By application received February 26, 2002, the petitioner, requested administrative reconsideration of the Department's negative determination regarding eligibility for workers and former workers of the subject firm to apply for Trade Adjustment Assistance (TAA). The denial notice was signed on January 2, 2002 and published in the Federal Register on January 11, 2002 (67 FR 1511).
Pursuant to 29 CFR 90.18(c) reconsideration may be granted under the following circumstances:
(1) If it appears on the basis of facts not previously considered that the determination complained of was erroneous;
(2) If it appears that the determination complained of was based on a mistake in the determination of facts not previously considered; or
(3) If in the opinion of the Certifying Officer, a mis-interpretation of facts or of the law justified reconsideration of the decision.
The TAA petition, filed on behalf of workers at SEH-America, Vancouver, Washington engaged in the production of polished silicon wafers (6 & 8 inch), was denied because the “contributed importantly” group eligibility requirement of section 222(3) of the Trade Act of 1974, as amended, was not met. The subject firm did not import 6-inch silicon wafers produced by SEH-America at Vancouver, Washington. The subject firm has always imported 8-inch wafers (a different product entirely), but company imports of that item have been declining in recent years.
The investigation further revealed that the subject firm intended to shift some 6-inch wafer production offshore, and in the future import the product back into the U.S. for sale and distribution in this country. The move, however, was scheduled for later in 2002.
The petitioner alleges that another company was certified under NAFTA-Transitional Adjustment (NAFTA-TAA) when that company shifted their production to Mexico and thus feels that a shift in 6-inch wafer production by the subject firm to Malaysia should qualify the workers of SEH-America, Vancouver, Washington eligible to apply for TAA.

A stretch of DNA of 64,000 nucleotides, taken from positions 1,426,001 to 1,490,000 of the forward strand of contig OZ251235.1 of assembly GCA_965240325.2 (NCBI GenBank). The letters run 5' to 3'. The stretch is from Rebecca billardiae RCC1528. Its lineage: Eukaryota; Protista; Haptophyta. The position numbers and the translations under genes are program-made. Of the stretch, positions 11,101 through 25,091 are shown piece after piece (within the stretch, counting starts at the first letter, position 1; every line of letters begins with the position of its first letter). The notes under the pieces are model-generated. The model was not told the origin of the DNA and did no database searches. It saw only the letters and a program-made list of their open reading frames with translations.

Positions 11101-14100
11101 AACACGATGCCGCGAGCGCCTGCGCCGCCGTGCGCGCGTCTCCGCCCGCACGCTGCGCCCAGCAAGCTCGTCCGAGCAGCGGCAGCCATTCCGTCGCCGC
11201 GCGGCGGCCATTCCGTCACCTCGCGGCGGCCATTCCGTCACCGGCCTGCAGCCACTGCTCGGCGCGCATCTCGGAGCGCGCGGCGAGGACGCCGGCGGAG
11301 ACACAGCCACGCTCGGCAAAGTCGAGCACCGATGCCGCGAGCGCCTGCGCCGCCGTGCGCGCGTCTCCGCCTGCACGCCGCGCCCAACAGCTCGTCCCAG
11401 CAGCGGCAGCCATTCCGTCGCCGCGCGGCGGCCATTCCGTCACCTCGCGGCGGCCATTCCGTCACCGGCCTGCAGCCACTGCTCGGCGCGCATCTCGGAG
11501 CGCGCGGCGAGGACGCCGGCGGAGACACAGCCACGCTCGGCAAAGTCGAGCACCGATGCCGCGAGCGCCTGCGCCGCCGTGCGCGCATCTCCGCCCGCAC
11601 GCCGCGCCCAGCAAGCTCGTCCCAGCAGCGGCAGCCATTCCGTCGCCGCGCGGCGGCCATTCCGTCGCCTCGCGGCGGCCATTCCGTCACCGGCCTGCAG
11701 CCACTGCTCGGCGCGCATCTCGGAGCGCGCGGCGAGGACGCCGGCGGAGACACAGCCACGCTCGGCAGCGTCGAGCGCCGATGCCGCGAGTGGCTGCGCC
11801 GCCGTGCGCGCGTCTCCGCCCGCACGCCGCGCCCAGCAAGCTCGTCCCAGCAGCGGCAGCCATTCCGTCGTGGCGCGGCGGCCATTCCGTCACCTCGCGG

Under NAFTA-TAA, a shift in subject plant production to Mexico or Canada normally meets the eligibility requirements. However, under TAA a shift in plant production to any foreign source is not relevant to meeting the eligibility requirement of section 222(3) of the Trade Act of 1974. Imports “like or directly competitive” with what the subject plant produced must “contribute importantly” to the layoffs at the subject firm. The imports must be entering the Untied States during the relevant period.
A review of the initial decision shows that imports of the 6-inch wafers were not scheduled to begin arriving until mid-2002, well beyond the relevant period of the investigation. The workers were advised to submit a new petition during the relevant period of time the 6-inch wafers were scheduled to arrive into the United States from Malaysia.
After review of the application and investigative findings, I conclude that there has been no error or misinterpretation of the law or of the facts which would justify reconsideration of the Department of Labor's prior decisions. Accordingly, the application is denied.Start Signature
Signed at Washington, DC, this 30th day of April, 2002.
Edward A. Tomchick,
Director, Division of Trade Adjustment Assistance.
[FR Doc. 02-13544 Filed 5-29-02; 8:45 am]
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